No Deal Brexit Could Stunt EV Growth In The UK

Wed 28th Aug 2019

A leading campaign group has warned that a no-deal Brexit could harm the growth of the electric vehicle market in the United Kingdom.

Transport & Environment (T&E) has said that cars sold in the UK will no longer count towards their EU CO2 targets meaning that manufacturers will shift their priorities to mainland Europe for EV vehicles.

While a raft of new EU regulations are due to start on January 1st 2020, there are no new UK rules released currently, despite the UK government proposing a new CO2 scheme in 2018.

T&E research has shown that there will be 214 electric models on the European market in 2021, up from the 60 available at the end of last year.

“Thanks to new EU rules, a wave of new, longer range, and more affordable electric cars will be on sale across Europe,” said Greg Archer, UK director at T&E.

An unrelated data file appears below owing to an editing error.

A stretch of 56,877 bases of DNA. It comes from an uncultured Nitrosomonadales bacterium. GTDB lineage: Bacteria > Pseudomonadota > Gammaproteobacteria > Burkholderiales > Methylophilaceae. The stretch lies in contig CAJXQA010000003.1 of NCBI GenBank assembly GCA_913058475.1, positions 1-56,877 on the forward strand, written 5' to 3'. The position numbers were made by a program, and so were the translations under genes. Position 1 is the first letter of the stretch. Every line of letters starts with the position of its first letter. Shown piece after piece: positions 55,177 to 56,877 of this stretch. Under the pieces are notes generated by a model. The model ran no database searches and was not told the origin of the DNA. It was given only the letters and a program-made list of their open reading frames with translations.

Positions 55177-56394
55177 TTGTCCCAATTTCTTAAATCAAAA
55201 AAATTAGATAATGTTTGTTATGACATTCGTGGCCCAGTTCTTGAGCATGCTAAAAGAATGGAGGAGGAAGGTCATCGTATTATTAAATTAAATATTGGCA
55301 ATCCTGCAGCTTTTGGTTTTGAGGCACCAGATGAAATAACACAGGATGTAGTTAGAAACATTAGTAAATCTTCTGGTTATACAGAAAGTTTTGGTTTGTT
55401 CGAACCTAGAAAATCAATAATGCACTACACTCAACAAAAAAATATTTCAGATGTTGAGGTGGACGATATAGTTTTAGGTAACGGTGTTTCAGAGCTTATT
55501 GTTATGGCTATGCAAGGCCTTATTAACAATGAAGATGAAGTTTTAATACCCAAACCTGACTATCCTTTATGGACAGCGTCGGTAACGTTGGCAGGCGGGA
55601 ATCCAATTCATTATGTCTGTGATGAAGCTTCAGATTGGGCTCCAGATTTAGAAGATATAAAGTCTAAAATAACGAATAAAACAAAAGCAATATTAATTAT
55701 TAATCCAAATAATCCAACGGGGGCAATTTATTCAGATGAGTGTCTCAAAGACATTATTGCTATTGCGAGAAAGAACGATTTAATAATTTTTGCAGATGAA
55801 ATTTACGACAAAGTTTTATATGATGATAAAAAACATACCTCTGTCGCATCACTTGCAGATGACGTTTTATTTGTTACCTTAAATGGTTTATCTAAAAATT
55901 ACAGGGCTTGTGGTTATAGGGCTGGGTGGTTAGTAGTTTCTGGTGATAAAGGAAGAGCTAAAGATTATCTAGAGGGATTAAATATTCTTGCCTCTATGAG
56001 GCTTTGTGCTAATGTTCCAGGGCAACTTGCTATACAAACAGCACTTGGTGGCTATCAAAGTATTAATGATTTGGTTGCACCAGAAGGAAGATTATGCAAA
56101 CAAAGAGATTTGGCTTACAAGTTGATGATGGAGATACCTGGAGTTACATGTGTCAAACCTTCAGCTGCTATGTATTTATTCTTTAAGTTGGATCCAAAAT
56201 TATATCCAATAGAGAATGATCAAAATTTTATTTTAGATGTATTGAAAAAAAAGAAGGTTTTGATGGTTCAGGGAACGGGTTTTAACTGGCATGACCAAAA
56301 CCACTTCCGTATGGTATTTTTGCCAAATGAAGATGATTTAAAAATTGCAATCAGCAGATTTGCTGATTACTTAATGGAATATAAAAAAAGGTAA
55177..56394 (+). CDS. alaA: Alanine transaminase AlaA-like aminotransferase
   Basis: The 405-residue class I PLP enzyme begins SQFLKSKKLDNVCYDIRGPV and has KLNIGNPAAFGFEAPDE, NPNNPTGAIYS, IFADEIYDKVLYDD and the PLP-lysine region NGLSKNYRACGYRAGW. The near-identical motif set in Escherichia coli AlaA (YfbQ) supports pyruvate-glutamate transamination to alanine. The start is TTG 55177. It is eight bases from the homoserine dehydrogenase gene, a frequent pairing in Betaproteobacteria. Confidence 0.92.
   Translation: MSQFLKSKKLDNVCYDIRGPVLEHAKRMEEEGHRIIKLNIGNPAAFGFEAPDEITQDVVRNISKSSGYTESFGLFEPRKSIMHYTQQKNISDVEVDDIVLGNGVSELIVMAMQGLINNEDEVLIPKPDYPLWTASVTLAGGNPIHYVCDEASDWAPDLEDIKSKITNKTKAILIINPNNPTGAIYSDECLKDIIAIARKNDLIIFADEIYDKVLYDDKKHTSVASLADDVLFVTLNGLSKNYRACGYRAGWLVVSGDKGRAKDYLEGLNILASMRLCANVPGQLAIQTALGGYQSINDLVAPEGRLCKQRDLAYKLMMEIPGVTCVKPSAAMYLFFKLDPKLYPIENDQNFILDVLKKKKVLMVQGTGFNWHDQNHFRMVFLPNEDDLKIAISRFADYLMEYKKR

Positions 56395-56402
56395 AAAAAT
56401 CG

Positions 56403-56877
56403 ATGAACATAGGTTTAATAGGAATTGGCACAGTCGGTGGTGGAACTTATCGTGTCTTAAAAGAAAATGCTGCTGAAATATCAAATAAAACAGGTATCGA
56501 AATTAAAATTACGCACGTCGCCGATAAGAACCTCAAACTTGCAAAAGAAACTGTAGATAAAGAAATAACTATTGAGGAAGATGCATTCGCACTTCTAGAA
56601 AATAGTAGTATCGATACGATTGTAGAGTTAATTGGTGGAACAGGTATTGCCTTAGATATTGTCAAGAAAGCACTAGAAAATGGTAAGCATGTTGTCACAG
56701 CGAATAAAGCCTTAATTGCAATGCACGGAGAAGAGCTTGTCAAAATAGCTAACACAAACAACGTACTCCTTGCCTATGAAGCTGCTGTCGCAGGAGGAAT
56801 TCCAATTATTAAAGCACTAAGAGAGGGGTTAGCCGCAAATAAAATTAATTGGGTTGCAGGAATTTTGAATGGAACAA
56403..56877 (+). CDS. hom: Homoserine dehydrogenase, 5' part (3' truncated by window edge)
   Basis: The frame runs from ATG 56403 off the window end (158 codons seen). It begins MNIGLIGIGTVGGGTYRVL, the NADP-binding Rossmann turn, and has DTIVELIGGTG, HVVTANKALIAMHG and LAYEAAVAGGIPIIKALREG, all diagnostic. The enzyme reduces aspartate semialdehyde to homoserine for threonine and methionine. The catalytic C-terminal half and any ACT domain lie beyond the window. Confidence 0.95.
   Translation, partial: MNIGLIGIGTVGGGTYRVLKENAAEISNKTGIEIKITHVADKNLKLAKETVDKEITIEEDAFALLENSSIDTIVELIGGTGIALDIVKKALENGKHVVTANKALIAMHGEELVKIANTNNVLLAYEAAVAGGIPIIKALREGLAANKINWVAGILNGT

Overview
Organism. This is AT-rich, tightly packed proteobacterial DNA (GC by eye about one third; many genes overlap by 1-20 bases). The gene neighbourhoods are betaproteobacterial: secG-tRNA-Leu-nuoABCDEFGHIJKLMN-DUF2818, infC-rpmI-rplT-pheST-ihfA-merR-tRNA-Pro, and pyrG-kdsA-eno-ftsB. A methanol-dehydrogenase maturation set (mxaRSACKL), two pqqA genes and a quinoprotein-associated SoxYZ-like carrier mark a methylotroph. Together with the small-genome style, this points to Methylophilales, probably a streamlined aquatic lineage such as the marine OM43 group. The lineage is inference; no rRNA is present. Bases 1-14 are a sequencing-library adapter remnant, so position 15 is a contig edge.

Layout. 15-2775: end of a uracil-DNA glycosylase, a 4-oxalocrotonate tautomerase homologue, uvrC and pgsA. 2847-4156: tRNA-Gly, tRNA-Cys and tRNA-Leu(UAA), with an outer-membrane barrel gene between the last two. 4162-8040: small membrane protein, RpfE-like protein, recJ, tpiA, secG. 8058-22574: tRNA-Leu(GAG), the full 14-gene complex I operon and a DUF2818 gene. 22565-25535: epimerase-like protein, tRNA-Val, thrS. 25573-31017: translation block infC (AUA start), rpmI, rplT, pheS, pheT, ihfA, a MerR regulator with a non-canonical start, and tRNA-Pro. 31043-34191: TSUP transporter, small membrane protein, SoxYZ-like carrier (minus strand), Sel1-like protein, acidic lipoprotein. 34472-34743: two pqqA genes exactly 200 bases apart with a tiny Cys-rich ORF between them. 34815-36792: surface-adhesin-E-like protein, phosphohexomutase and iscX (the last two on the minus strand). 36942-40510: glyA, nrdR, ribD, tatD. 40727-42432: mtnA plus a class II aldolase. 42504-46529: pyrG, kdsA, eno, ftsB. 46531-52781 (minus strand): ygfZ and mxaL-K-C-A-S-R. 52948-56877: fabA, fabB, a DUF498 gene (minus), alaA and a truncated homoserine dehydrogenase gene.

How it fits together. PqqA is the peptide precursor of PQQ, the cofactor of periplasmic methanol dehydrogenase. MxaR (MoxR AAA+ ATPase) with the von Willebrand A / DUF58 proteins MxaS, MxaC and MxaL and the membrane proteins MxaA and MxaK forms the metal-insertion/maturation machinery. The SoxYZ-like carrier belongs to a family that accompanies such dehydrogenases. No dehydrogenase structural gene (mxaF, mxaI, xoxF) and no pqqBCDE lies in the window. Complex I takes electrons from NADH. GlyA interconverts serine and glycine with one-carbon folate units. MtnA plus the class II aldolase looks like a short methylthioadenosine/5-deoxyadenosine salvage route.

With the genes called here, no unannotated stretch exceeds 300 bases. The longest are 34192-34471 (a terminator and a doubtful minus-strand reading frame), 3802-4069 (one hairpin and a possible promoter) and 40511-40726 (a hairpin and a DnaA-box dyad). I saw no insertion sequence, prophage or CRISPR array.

“If the UK leaves the EU with no deal it will no longer be part of these rules and the cars sold in the UK won’t count towards meeting the carmakers’ targets. As a result, electric cars simply won’t be made available in large numbers in the UK, slowing progress in the shift to zero-emissions cars here.”

Despite BMW and Land Rover announcing EV manufacturing schemes in the UK in the next 12 months, the fact that there are no lithium-ion battery plants confirmed for British soil in the next five years could be a major problem. There are 16 planned for mainland Europe.